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United Methodists share concerns with lawmakers


Ron Pollack, executive director of Families USA, speaks to members of the United Methodist Board of Church and Society during their March 18-22 meeting in Washington. UMNS photos by Kathy L. Gilbert.

By Kathy L. Gilbert*
March 23, 2009 | WASHINGTON (UMNS)

Faith communities must mobilize now if they want affordable, high-quality health care to be available to everyone, an aide to Sen. Edward M. Kennedy told a group of United Methodists.


Lauren Gilchrist, an aide to Sen. Edward M. Kennedy (D-Mass.), says faith groups must mobilize now if they want affordable health care to be available to everyone.
  

“You have the close, intimate relationships; remind us of the faces of the patients,” said Lauren Gilchrist in a March 20 meeting at the senator’s offices. “Stories are imperative. That is what drives Senator Kennedy.”

Gilchrist, a staff member on health care policy, met with members of the United Methodist Board of Church and Society concerned about the issue. Kennedy (D-Mass.), chair of the Senate Health Committee, has said, “In the most prosperous nation in the world, no citizen should have to decide between a doctor visit and paying their rent or buying food.”

The first full afternoon of the agency’s spring board meeting, March 18-22, was dedicated to congressional visits followed by a reception for legislators and their staff in the Capitol. Board members were encouraged to make appointments ahead of time to visit their congressional leaders.

Before leaving for the visits, board members divided into work areas and met with staff of the denomination’s social action agency, who armed them with information on the church’s stands on health care, environmental and economic justice, budget priorities and poverty reduction as a primary goal of U.S. foreign aid reform.

Personal stories

The Rev. Cynthia Abrams, staff member responsible for heath care issues, told her group the importance of personal stories to demonstrate gaps in the system. She also urged the board members to “strip out political rhetoric” and focus on spiritual grounding.

The 2008 United Methodist Book of Discipline states, “We believe it is a governmental responsibility to provide all citizens with health care.” She cited Paragraph 162V in the denomination’s Social Principles: “Like police and fire protection, health care is best funded through the government’s ability to tax each person equitably and directly fund the provider entities.”

Before meeting with Kennedy’s staff, Abrams brought her group to meet with Ron Pollack, executive director of Families USA, a national nonprofit organization dedicated to providing affordable, high-quality health care for all Americans.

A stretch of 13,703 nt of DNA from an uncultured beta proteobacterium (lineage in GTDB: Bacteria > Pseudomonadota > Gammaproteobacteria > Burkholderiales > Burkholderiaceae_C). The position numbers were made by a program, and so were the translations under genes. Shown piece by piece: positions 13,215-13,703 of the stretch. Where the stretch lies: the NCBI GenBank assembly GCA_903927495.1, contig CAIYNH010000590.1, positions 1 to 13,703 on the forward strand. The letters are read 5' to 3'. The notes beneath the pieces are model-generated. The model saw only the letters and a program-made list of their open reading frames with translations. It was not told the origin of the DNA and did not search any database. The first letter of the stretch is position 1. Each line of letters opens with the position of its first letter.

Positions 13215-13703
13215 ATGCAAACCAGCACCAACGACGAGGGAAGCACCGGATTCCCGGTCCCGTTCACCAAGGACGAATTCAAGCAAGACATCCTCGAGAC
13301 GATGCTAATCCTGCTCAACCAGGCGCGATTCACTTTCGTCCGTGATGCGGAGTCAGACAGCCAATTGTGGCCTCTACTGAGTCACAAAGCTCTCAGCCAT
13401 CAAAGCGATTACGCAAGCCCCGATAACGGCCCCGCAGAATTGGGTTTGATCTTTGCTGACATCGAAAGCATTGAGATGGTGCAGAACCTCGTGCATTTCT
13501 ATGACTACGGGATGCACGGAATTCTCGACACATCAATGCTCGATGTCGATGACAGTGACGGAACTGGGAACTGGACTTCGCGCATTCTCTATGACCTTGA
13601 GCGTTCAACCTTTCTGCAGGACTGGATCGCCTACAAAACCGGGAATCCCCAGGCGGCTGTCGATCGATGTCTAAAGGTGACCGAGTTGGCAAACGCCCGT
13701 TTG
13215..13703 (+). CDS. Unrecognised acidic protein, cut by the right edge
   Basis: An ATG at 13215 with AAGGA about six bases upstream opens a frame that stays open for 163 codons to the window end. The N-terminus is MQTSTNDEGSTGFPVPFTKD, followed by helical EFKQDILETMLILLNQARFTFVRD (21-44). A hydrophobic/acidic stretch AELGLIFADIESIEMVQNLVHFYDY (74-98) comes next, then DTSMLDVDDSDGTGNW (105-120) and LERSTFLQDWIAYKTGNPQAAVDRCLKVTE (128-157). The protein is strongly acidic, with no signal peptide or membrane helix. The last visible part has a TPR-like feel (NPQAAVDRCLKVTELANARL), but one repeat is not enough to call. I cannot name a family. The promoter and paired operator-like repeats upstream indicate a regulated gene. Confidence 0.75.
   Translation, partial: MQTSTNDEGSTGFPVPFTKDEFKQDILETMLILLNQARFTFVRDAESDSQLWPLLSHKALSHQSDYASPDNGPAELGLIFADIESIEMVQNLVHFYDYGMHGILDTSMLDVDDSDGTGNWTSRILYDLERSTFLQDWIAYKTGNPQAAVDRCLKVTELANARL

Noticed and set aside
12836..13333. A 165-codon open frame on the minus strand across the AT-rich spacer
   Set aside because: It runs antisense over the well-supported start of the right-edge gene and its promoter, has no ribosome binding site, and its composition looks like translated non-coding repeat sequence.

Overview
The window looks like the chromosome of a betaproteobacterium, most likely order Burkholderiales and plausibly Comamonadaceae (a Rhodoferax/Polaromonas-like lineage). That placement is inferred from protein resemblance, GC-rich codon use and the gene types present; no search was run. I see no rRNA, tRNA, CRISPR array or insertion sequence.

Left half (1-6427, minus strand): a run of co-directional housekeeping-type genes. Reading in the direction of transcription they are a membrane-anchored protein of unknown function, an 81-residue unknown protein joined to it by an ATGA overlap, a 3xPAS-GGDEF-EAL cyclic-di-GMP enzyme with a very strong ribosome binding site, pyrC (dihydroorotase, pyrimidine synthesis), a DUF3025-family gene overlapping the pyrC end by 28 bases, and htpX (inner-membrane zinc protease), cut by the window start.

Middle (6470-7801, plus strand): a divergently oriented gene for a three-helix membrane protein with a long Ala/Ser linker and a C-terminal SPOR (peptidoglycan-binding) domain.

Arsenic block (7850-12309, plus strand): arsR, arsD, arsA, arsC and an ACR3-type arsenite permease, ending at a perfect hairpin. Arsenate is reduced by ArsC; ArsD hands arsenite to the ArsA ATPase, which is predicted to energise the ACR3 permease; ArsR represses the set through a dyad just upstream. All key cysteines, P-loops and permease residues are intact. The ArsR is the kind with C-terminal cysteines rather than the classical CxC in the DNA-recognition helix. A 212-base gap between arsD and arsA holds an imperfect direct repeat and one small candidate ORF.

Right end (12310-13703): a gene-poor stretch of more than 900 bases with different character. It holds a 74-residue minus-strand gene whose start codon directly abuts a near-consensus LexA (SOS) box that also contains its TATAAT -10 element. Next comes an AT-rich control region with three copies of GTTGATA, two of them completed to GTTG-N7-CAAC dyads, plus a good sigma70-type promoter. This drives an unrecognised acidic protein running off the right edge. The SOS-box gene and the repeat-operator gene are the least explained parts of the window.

Pollack shared findings in a March 2009 research report conducted by the organization, which found one in three Americans are uninsured. “That is 86.7 million people who were uninsured for some period of time during 2007 and 2008,” he said.

Four out of five individuals who went without health insurance were from working families, and 4.6 percent were looking for work. Pollack said it is not enough to be poor; people have to fit into “deserving” categories to be insured by Medicaid and the Children’s Health Insurance Program.

“In 43 states, you can literally be penniless and not fit into a deserving category. The community of faith must play a role in this process,” he said.

Prophetic voices

Board member Kurt Karandy, 19, a student from Liverpool, N.Y., attending American University, said he met with an aide to Sen. Kirsten Gillibrand (D-N.Y.). He wanted to talk with her about international violence against women, child marriage, the sentencing disparity between crack and powder cocaine, and immigration reform.


Bishop Robert Hoshibata and
fellow board members listen
to Gilchrist’s presentation.
   

Kara Crawford, 19, a sophomore at DePaul University from Tuscola, Ill., visited Rep. Tim Johnson (R-Ill.) and Sen. Dick Durbin (D-Ill). The appointment with Johnson was the first time she had visited her representative’s office on her own. She went with another board member and Mark Harrison, the agency’s director of peace with justice, to Durbin’s office.

“I found them to be very receptive, and Durbin’s aide told us the senator has a strong heart for people in poverty,” she said.

Crawford, who has been on the board of directors since she was 14, said experiences like visiting congressional offices have had a direct and profound influence on her life. “It has made me more politically aware especially about international issues.

“I support the work of this board with my whole heart,” she said. “The staff is amazing and they work so hard. I am inspired by them.”

Karandy said United Methodists have historically had a prophetic voice to share with people in power.

“The Board of Church and Society is one of the things that makes me proud to be a United Methodist.”

* Gilbert is a United Methodist News Service news writer based in Nashville, Tenn.

News media contact: Kathy L. Gilbert, Nashville, Tenn., (615) 742-5470 or newsdesk@umcom.org.

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